I am fed up.

According to an extensive Barna research study of 14,000 U.S.  lead pastors, published in January 2017, 37% of lead pastors are at medium to high risk of burnout. 43% are at medium to high relational risk with their spouses. A whopping 66% say they have no deep friendships. 40% are not energized by ministry work. Expastor.com reports 47% of pastors suffer from depression.

One of the key contributors to this mess? Overscheduling, overcommitting, and rest-deprivation among pastors. Workaholism continues to be tolerated, and in many circles, celebrated. I am fed up. And I want you to be fed up too.

I’ve heard almost every excuse in the book regarding why pastors ignore the need for regular rest, refreshing and recharging: Here are six of the most common reasons pastors give for disregarding the clear command of Scripture to rest:

I love what I do

If you love what you do, you’re at more risk than most of ignoring your need of regular rest. You’ll tend to overestimate how much emotional fuel is in your tank. When you do what you love, you tend to feel energized, exhilarated, and fulfilled. You can work for long stretches without feeling tired. The danger is these positive outcomes can mask our need to catch our breath. Good outcomes don’t exempt us from practicing Sabbath rest as directed in Scripture.

I can’t get everything done

Ever considered the possibility that one reason you’re having trouble getting things done is you’re tired? Research attempting to quantify the relationship between hours worked and productivity found employee output falls sharply after a 50-hour work-week, and drops off a cliff after 55 hours. Pastors who put in 70 hours produce nothing more with those extra 15 hours, according to a study published in 2014 by John Pencavel of Stanford University. Here’s the truth if you’re a pastor: you’re in the relationship business, and relationships are never done. There will always be more work to do. Accept that truth and get some rest!

I can’t stand sitting still

This excuse should frighten you. It may indicate addiction—adrenaline addiction. Adrenaline affects your brain much like crack does. You get hooked on the rush of busyness, and rest makes you uncomfortable. But being uncomfortable is never an excuse for disobeying God. He urges us in Psalm 46:10 “Be still and know that I am God.”

I don’t have enough people helping

That may be true, but take a step back and analyze the situation for a minute. Is it possible your pace has gotten in the way of people development? How many leaders don’t have enough help because they’ve bought into the myth that “if I want it done right, I have to do it myself?”  If you’re a pastor, one of your top priorities—according to Ephesians 4—is releasing people to serve where their passion, pain, and proficiency intersect. Leaders who have learned to share the ministry load with others find it easier to decelerate on a regular basis.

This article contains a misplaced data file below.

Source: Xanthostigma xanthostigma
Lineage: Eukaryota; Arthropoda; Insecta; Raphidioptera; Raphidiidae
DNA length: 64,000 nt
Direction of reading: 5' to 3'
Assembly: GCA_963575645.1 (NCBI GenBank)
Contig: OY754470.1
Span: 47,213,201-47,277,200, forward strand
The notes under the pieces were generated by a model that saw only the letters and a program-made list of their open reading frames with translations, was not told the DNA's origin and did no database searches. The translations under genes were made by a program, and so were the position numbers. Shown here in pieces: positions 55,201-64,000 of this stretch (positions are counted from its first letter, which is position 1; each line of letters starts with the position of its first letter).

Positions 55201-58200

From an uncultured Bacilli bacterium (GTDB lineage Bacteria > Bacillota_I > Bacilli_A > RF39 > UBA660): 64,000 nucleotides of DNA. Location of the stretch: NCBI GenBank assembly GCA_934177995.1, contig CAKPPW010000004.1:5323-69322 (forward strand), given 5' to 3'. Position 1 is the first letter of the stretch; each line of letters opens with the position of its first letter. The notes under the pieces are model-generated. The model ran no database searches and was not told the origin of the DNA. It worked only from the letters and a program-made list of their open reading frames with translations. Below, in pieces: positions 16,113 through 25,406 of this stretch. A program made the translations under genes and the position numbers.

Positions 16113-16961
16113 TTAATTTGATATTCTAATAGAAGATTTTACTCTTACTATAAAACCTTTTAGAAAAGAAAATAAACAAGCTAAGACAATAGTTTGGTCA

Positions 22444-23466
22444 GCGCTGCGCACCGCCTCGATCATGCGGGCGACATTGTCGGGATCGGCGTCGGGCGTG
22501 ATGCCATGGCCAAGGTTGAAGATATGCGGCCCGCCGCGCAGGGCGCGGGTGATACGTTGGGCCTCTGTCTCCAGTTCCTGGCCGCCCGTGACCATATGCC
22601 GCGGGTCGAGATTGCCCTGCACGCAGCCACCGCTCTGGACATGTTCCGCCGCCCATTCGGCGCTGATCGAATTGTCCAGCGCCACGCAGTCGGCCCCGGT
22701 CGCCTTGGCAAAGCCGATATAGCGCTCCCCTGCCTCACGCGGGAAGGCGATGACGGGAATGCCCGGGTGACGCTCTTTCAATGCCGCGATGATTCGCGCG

I’m afraid things will fall apart

Pastoring is a faith venture. It requires faith to believe you can get more done in six days than in seven. You need faith to believe God is minding the store while you take a day off. That He is still working even while you rest. (It’s His church after all). You can’t pastor effectively without faith. Regular intervals of rest are acts of faith.

Being a busy pastor was modeled to me

If running 100 mph with your hair on fire is the model you cut your leadership teeth on, it’s time to trade in that clunker for a biblical model. The principle of rest is pervasive throughout Scripture. Jesus rested, and admonished His disciples to do the same. No other way around it.

Pastors: enough excuses. Enough explaining away why you consistently ignore Sabbath. Enough workaholism. It’s time to learn the priority of rest, to cease striving, to appreciate the power of stillness and quiet reflection. It’s time to adopt a healthy rhythm of work and rest. It’s time to reject the notion that pastoral ministry has to result in the negative stats outlined by the Barna study.

It’s time to get fed up.

I’m rooting and praying for you!


P.S. – Have you ever felt abandoned, deserted, betrayed, and let down by parishioners who’ve left the church you pastor? Ever been blindsided by people bolting from your congregation, and wondered: “How are we going to recover from their departure?” Putting the Good in Goodbye: A Healthy Conversation About the Comings & Goings of Church People will encourage you, give you perspective, and provide a game plan for navigating the pain and disappointment you feel when church members exit. You can pick up a copy here.